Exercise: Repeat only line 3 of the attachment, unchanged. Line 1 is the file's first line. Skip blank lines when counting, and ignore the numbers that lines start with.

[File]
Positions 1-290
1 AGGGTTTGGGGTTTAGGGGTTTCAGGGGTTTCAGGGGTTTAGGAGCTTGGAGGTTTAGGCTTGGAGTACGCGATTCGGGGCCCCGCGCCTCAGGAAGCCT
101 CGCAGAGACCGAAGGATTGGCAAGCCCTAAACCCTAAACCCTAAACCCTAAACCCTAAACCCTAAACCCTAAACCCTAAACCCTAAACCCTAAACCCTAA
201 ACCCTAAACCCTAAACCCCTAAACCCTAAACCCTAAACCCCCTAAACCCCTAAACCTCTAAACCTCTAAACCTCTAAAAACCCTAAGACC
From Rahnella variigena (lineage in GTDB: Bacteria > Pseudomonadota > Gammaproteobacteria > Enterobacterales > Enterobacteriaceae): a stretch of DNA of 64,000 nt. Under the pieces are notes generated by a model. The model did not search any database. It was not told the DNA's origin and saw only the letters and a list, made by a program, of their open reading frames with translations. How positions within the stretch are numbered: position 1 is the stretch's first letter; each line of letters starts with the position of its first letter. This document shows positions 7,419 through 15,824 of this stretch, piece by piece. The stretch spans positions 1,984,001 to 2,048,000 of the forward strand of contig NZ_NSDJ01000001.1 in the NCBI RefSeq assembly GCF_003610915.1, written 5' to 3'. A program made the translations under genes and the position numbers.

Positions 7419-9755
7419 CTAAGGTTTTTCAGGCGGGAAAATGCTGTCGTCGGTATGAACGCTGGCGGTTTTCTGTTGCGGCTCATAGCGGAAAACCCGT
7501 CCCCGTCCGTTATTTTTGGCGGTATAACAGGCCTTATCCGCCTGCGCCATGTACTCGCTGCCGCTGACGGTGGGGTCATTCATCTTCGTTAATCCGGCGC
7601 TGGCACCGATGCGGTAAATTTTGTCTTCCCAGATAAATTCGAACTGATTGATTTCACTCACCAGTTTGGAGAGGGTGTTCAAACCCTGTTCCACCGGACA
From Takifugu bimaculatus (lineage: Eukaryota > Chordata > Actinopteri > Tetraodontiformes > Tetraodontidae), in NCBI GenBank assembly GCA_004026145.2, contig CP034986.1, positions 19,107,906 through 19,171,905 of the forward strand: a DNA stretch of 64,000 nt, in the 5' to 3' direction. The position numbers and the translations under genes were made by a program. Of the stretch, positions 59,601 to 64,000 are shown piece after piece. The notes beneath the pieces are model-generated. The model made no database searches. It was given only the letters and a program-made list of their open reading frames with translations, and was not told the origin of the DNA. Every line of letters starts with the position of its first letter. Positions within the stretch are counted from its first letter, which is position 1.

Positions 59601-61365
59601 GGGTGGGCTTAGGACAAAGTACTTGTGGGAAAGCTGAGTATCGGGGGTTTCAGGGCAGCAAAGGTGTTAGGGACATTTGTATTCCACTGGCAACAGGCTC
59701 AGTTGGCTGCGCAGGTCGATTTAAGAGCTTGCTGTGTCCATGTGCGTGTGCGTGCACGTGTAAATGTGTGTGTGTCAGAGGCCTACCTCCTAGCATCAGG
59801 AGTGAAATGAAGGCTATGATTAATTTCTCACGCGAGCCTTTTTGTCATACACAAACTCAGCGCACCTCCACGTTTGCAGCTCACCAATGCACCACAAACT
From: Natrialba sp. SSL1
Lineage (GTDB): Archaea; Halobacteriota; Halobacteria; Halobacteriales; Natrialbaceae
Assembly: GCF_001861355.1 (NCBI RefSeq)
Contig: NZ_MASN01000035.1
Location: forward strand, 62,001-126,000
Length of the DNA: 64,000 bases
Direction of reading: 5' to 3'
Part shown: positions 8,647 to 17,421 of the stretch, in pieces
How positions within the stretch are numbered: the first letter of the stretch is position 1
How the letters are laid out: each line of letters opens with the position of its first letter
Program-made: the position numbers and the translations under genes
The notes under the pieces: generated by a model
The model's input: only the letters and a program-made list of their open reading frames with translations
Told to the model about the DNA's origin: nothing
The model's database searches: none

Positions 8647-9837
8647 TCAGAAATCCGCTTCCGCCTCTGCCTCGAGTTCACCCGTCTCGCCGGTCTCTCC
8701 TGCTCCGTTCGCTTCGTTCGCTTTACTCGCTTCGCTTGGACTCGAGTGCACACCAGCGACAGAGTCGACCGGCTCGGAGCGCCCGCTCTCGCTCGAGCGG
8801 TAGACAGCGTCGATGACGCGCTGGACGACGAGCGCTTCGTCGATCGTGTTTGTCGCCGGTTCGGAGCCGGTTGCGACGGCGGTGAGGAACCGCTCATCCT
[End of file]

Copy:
101 CGCAGAGACCGAAGGATTGGCAAGCCCTAAACCCTAAACCCTAAACCCTAAACCCTAAACCCTAAACCCTAAACCCTAAACCCTAAACCCTAAACCCTAA